Languages of Truth: Essays 2003-2020
Random House Publishing Group, 25. maí 2021 - 368 síđur
Newly collected, revised, and expanded nonfiction from the first two decades of the twenty-first century—including many texts never previously in print—by the Booker Prize–winning, internationally bestselling author
Longlisted for the PEN/Diamonstein-Spielvogel Award for the Art of the Essay
Salman Rushdie is celebrated as “a master of perpetual storytelling” (The New Yorker), illuminating truths about our society and culture through his gorgeous, often searing prose. Now, in his latest collection of nonfiction, he brings together insightful and inspiring essays, criticism, and speeches that focus on his relationship with the written word and solidify his place as one of the most original thinkers of our time.
Gathering pieces written between 2003 and 2020, Languages of Truth chronicles Rushdie’s intellectual engagement with a period of momentous cultural shifts. Immersing the reader in a wide variety of subjects, he delves into the nature of storytelling as a human need, and what emerges is, in myriad ways, a love letter to literature itself. Rushdie explores what the work of authors from Shakespeare and Cervantes to Samuel Beckett, Eudora Welty, and Toni Morrison mean to him, whether on the page or in person. He delves deep into the nature of “truth,” revels in the vibrant malleability of language and the creative lines that can join art and life, and looks anew at migration, multiculturalism, and censorship.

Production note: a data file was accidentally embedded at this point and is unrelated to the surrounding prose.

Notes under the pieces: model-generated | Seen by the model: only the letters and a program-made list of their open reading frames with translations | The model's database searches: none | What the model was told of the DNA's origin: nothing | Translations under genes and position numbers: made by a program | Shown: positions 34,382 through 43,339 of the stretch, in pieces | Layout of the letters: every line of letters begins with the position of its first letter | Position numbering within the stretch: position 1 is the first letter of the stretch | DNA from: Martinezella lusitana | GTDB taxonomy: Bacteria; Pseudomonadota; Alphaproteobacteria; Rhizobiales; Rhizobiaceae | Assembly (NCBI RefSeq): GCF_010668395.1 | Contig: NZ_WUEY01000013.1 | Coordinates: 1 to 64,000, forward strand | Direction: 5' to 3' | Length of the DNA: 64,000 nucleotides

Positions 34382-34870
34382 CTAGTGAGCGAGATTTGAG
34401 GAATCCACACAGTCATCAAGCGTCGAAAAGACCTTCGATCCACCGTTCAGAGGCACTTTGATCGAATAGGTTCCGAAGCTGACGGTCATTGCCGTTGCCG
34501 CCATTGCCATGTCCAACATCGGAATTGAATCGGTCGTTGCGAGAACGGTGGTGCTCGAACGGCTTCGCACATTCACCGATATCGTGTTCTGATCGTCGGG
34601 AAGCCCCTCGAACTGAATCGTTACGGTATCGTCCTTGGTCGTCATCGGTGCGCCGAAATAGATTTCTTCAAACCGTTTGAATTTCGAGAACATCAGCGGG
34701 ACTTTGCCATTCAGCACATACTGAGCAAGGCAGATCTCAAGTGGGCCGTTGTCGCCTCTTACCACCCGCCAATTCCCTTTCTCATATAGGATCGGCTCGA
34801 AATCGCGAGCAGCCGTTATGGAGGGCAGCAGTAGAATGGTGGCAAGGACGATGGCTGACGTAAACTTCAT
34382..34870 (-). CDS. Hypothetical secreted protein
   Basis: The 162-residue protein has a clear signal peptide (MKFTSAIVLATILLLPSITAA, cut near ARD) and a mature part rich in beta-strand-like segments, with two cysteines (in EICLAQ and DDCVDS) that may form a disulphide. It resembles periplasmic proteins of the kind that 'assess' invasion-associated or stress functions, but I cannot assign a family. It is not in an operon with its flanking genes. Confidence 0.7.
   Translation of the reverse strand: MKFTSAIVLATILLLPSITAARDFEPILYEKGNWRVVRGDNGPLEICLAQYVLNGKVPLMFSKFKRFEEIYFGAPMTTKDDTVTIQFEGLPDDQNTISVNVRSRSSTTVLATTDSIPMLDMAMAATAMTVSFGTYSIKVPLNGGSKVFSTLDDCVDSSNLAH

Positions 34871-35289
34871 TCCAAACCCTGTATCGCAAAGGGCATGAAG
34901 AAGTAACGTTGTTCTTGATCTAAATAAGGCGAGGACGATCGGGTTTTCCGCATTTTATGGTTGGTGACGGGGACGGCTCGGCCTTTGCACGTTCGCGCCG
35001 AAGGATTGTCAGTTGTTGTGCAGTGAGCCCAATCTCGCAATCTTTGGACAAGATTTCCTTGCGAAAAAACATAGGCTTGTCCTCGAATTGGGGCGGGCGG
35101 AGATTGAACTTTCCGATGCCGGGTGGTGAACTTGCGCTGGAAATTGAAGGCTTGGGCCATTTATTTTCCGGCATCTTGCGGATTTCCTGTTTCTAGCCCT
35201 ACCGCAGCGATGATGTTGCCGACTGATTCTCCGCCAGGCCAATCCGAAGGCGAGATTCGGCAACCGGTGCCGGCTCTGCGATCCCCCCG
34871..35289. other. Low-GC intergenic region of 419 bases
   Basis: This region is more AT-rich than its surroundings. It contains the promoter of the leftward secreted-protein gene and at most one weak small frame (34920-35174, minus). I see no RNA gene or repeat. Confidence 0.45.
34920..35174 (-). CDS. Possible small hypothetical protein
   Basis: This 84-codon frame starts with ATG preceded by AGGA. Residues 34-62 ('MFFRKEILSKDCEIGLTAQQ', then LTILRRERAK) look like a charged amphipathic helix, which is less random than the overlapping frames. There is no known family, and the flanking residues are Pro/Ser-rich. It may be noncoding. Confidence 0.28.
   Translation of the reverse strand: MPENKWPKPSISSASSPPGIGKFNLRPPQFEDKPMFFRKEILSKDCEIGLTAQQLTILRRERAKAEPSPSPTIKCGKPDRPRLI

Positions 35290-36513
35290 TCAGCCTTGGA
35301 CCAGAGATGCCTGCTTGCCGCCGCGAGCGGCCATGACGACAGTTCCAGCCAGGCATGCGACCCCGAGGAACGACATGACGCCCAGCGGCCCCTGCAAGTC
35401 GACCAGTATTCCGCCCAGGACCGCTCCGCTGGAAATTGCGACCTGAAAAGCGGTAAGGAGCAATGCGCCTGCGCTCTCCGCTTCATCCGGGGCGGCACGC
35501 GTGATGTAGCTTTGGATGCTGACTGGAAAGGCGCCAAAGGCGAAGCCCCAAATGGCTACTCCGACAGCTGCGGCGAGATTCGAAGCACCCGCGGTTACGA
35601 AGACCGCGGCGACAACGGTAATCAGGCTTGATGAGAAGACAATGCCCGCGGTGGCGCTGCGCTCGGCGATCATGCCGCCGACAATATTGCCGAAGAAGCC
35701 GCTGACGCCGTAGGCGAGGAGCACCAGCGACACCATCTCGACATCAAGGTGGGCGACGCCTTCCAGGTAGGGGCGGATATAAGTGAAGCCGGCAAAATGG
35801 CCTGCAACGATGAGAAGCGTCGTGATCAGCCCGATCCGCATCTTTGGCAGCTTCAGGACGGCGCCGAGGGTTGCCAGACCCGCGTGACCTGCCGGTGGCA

Enlivened on every page by Rushdie’s signature wit and dazzling voice, Languages of Truth offers the author’s most piercingly analytical views yet on the evolution of literature and culture even as he takes us on an exhilarating tour of his own exuberant and fearless imagination.
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When I learned that Ganesh's love of literature was so great that he sat at the feet of India's Homer, the sage Vyasa, and became the scribe who wrote down the great Mahabharata epic, he belonged to me even more deeply; and when I grew ...
When I began work on Luka twenty years after Haroun, I thought a good deal about “Lewis Carroll,” the Reverend Charles Lutwidge Dodgson, the creator of Wonderland, and I learned this from him: The best thing about his second Alice book, ...
There is one story that crops up in several mythologies: the story of the moment when men have to learn to do without their gods. In Roberto Calasso's great study of Greek and Roman myth, The Marriage of Cadmus and Harmony, ...
growing up, about learning that a time must come when our parents, our teachers, our guardians, can no longer command and protect us. There is a time to leave wonderland and grow up. — THE CHILDREN OF TRISTRAM Shandy, to use Kundera's ...
Nothing to learn on the journey is the wisdom of the journey, wisdom itself being the grand illusion. Edward Bond was one of the great figures of the golden age of British theater in the 1970s, his vision bleak and uncompromising but ...
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LibraryThing ReviewUmsögn notanda - bookboy804 - LibraryThing
Engaging, stylish, beautifully written essays on language, storytelling, authors; essays derived from PEN related speeches, introductions, commencement addresses; essays on visual artists. Introduced and reintroduced me to wonderful authors and artists, and engaging ideas. Highly recommended. Read full review